Debbie Knight

The “core” of the problem?

In Uncategorized on February 14, 2013 at 11:16 am

flow cytometer with studentsconfocal microscope

My department has some scientific equipment that is shared by all its members. I’m talking the pricey, big ticket items like flow cytometers and confocal microscopes that very few individual labs could afford.

It’s a great idea. And I actually wish that there was more shared equipment like centrifuges, for example. And maybe even some smaller, more affordable instruments.

But, alas, in a department that is spread out in five buildings, it’s nearly impossible to have truly communal equipment. Now, don’t get me wrong, most investigators are more than willing to let others use their specialized equipment.

The department actually has allotted lab space for the shared (or, as it’s called “core”) equipment. So the flow cytometer and the brand-new confocal microscopes are housed in a lab. There’s even a person who manages the area. Well, actually one and almost-a-half persons. The almost-a-half person is me.

In a new turn of events, there are members of the department who want to make the core equipment a fee-for-service deal. Where, if you are not a member of the department and you use the equipment, it will cost you. Not a bad way of earning a little revenue to help defray the cost of the equipment’s maintenance contracts which can run $2,000 a year.

I will tell you that the one and almost-a-half person staff are not as “expert” as we would need to be to actually run a fee-for-service core facility.

If I was paying to use the flow cytometer, I would expect the staff to help me set up my protocol and attempt to fix any problems that might arise while using the instrument.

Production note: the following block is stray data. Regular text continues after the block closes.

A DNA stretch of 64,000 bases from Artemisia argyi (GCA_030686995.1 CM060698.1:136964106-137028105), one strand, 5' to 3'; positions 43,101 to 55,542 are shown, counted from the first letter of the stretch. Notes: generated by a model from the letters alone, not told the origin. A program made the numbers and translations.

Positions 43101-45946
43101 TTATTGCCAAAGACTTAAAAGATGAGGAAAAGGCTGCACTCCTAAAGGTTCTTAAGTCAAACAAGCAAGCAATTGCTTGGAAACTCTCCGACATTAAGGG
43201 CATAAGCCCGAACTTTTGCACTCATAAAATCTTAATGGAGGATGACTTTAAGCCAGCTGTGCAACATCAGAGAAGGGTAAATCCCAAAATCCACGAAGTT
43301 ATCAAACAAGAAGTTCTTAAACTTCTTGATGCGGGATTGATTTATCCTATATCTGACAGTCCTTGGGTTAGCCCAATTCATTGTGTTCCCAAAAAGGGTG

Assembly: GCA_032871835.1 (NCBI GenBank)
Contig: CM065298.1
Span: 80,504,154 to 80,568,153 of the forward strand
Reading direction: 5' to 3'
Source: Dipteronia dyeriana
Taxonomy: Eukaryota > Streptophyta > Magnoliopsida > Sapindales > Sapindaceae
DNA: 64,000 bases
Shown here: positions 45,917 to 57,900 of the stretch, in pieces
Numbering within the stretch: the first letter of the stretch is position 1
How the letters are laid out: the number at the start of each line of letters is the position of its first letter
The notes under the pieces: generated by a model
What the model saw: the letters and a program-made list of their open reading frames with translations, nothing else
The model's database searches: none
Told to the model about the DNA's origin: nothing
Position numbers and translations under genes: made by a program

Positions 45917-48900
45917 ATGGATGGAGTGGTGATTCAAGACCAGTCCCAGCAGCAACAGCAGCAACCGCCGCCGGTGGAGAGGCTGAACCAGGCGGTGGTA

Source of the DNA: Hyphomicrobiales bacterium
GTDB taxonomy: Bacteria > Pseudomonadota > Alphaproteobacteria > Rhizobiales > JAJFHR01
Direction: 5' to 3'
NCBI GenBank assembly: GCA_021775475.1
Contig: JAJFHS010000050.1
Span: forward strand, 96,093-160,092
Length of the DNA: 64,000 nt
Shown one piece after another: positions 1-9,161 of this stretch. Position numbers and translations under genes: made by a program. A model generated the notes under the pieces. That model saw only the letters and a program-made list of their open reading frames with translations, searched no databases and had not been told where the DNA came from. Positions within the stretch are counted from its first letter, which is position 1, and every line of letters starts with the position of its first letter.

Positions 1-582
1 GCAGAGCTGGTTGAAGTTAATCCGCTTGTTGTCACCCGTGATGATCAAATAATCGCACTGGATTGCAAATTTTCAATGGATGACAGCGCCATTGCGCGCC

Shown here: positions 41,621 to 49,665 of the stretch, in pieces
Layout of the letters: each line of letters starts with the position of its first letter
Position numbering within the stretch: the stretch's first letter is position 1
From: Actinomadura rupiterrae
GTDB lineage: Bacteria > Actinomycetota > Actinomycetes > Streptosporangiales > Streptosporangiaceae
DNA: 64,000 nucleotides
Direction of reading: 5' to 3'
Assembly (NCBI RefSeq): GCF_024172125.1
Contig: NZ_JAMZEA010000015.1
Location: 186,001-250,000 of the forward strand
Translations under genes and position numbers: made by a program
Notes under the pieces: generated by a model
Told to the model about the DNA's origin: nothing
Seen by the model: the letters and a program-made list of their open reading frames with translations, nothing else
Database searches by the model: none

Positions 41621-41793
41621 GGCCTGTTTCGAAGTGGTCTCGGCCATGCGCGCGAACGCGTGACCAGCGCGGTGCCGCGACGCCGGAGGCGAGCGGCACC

Oh, sure, I’ve done my share of flow cytometry. But I’ve only done the simple stuff like looking at one or two fluorochromes (they “glow” when they are hit by the cytometer’s laser beam). But it gets really complicated when you’re looking at more than two because one fluorochrome’s “glow” might overlap with another’s. You have to make adjustments to how much of the flow the cytometer’s detector, well, detects. I haven’t done this. It’s something that I would need to learn.

The other staff member has never used a flow cytometer. Talk about a steep learning curve!

There exists a really good flow cytometry lab that is fee-for-service on my side of campus. They will even run your samples for you – if you’re willing to pay.

A really good microscopy facility exists as well. They may not scan your slides for you, but it is worth having these experts available to help.

In my department, the fee-for-service idea is just talk at this point, but I suspect it will happen.

That being said, I wonder if we “build” it, will they come?


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